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The Aristocats is a 1970 American animated romantic adventure musical comedy film directed by Wolfgang Reitherman. It was produced by Walt Disney Productions and released by Buena Vista Distribution. The 20th Disney animated feature film, the film is based on a story by Tom McGowan and Tom Rowe, and revolves around a family of aristocratic cats, and how an alley cat acquaintance helps them after a butler has kidnapped them to gain his mistress's fortune which was intended to go to them. The film features the voices of Eva Gabor, Hermione Baddeley, Phil Harris, Dean Clark, Sterling Holloway, Scatman Crothers, and Roddy Maude-Roxby.

In 1962, The Aristocats project began as an original script for a two-part live-action episode for Walt Disney's Wonderful World of Color, developed by writers Tom McGowan and Tom Rowe and producer Harry Tytle. Following two years of re-writes, Walt Disney suggested the project would be more suitable for an animated film, and placed the project in turnaround as The Jungle Book advanced into production. When The Jungle Book was nearly complete, Disney appointed Ken Anderson to develop preliminary work on The Aristocats, making it the last film project to be approved by Disney personally before his death in December 1966.

The Aristocats was released on December 24, 1970, to positive reception and was a box office success.

Plot

In Paris 1910, mother cat Duchess and her three kittens, Berlioz, Marie, and Toulouse, live with retired opera diva Madame Adelaide Bonfamille, and her English butler, Edgar. One day while preparing her will with lawyer Georges Hautecourt, Madame declares that her fortune will be left to her cats until their deaths, and thereafter to Edgar. Edgar hears this through a speaking tube and plots to eliminate the cats. He later sedates them by putting sleeping pills in a milk mixture intended for them, and drives them to the countryside to abandon them. There, he is ambushed by two hounds named Napoleon and Lafayette, losing his hat and umbrella, and the cats are stranded in the countryside, while Madame Adelaide, Roquefort the mouse and Frou-Frou the horse discover their absence.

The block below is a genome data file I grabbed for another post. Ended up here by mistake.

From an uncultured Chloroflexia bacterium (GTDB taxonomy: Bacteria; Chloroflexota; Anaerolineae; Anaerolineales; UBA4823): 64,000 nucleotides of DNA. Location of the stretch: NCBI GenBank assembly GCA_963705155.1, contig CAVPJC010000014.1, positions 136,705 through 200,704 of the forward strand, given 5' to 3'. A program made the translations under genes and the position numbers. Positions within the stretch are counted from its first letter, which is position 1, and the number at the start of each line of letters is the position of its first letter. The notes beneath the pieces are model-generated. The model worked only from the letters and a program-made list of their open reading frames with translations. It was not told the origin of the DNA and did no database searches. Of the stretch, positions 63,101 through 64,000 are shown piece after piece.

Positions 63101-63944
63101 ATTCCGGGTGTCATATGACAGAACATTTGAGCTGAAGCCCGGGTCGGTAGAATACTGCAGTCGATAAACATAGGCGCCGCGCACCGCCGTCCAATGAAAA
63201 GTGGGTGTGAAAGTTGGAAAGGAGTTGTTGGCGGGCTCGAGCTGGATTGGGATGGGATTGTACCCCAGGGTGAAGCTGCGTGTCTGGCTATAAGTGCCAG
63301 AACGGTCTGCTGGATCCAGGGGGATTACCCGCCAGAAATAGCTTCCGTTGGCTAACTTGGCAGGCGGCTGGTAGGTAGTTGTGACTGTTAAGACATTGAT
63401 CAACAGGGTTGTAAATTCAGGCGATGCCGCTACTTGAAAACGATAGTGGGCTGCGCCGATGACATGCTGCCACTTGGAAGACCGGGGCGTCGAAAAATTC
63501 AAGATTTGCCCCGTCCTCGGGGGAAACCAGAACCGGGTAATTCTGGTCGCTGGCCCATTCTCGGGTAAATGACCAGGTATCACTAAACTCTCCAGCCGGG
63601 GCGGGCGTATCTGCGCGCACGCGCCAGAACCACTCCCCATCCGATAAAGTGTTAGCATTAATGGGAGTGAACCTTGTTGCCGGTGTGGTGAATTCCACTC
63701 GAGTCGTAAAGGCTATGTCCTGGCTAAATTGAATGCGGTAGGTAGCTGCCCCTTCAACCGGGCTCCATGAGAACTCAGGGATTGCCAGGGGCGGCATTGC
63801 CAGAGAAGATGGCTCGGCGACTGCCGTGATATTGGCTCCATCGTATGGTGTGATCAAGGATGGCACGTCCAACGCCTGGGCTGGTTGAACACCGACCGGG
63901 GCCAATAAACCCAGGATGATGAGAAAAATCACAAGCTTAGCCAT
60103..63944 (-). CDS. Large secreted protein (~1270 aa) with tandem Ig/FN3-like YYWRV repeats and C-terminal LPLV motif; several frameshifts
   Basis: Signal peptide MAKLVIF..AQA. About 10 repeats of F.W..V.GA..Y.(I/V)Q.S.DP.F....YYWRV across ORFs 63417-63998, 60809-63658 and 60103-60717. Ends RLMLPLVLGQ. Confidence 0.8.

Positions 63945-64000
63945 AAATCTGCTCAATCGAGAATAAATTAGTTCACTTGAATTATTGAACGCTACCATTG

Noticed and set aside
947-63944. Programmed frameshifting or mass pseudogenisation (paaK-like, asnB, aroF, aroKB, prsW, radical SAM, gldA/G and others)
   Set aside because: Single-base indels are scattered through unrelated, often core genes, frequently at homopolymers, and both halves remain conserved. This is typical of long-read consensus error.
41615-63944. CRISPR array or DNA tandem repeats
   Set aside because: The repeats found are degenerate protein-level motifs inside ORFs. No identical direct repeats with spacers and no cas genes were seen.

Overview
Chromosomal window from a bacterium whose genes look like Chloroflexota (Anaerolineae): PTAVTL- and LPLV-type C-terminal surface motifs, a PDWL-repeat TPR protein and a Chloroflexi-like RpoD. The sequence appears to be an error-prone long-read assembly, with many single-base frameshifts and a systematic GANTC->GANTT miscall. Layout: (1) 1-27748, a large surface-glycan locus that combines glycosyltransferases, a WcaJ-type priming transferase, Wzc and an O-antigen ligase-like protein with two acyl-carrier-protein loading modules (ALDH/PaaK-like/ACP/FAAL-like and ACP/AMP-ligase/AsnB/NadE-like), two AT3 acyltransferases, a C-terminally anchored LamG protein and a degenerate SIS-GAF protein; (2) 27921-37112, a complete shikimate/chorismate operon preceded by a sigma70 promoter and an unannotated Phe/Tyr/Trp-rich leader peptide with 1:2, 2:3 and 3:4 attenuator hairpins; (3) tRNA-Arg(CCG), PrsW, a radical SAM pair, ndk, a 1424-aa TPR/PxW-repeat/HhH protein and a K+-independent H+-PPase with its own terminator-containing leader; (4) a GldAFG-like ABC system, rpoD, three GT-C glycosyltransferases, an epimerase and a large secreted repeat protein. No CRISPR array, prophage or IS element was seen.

In the morning, Duchess meets an alley cat named Thomas O'Malley, who offers to guide her and the kittens to Paris. The group briefly hitchhikes in a milk truck before being chased out by the driver. Later, while crossing a railroad trestle, the cats narrowly avoid an oncoming train, but Marie falls into a river and is saved by O'Malley, who in turn has to be rescued by two English geese, Amelia and Abigail Gabble, who accompany the cats to Paris. Meanwhile, Edgar returns to the country to retrieve his possessions from Napoleon and Lafayette, after realising that they are the only evidence that could incriminate him.

Travelling across the rooftops of the city, the cats meet O'Malley's friend Scat Cat and his musicians, who perform the song "Ev'rybody Wants to Be a Cat". After the band has departed, O'Malley and Duchess converse on a nearby rooftop while the kittens listen at a windowsill, and Duchess' loyalty to Madame prompts her to decline O'Malley's marriage proposal. The next day, Duchess and the kittens return to Madame's mansion, but Edgar finds them before she does, places them in a sack and prepares to ship them to Timbuktu. Roquefort catches up with O'Malley at the cats’ instruction, and O'Malley returns to the mansion, sending Roquefort to find Scat Cat and his gang; while he struggles to explain why he was sent to find them, Roquefort successfully brings them to the mansion. The alley cats and Frou-Frou fight Edgar, while Roquefort frees Duchess and the kittens. At the end of the fight, Edgar is locked in his own packing-case and sent to Timbuktu himself, never to be seen again. The cats return to Madame Adelaide, whose will is rewritten to exclude Edgar, with Madame remaining ignorant of the reason for his departure. After adopting O’Malley into the family, Madame establishes a charity foundation housing Paris' stray cats (represented by Scat Cat and his band, who reprise their song).

Voice Cast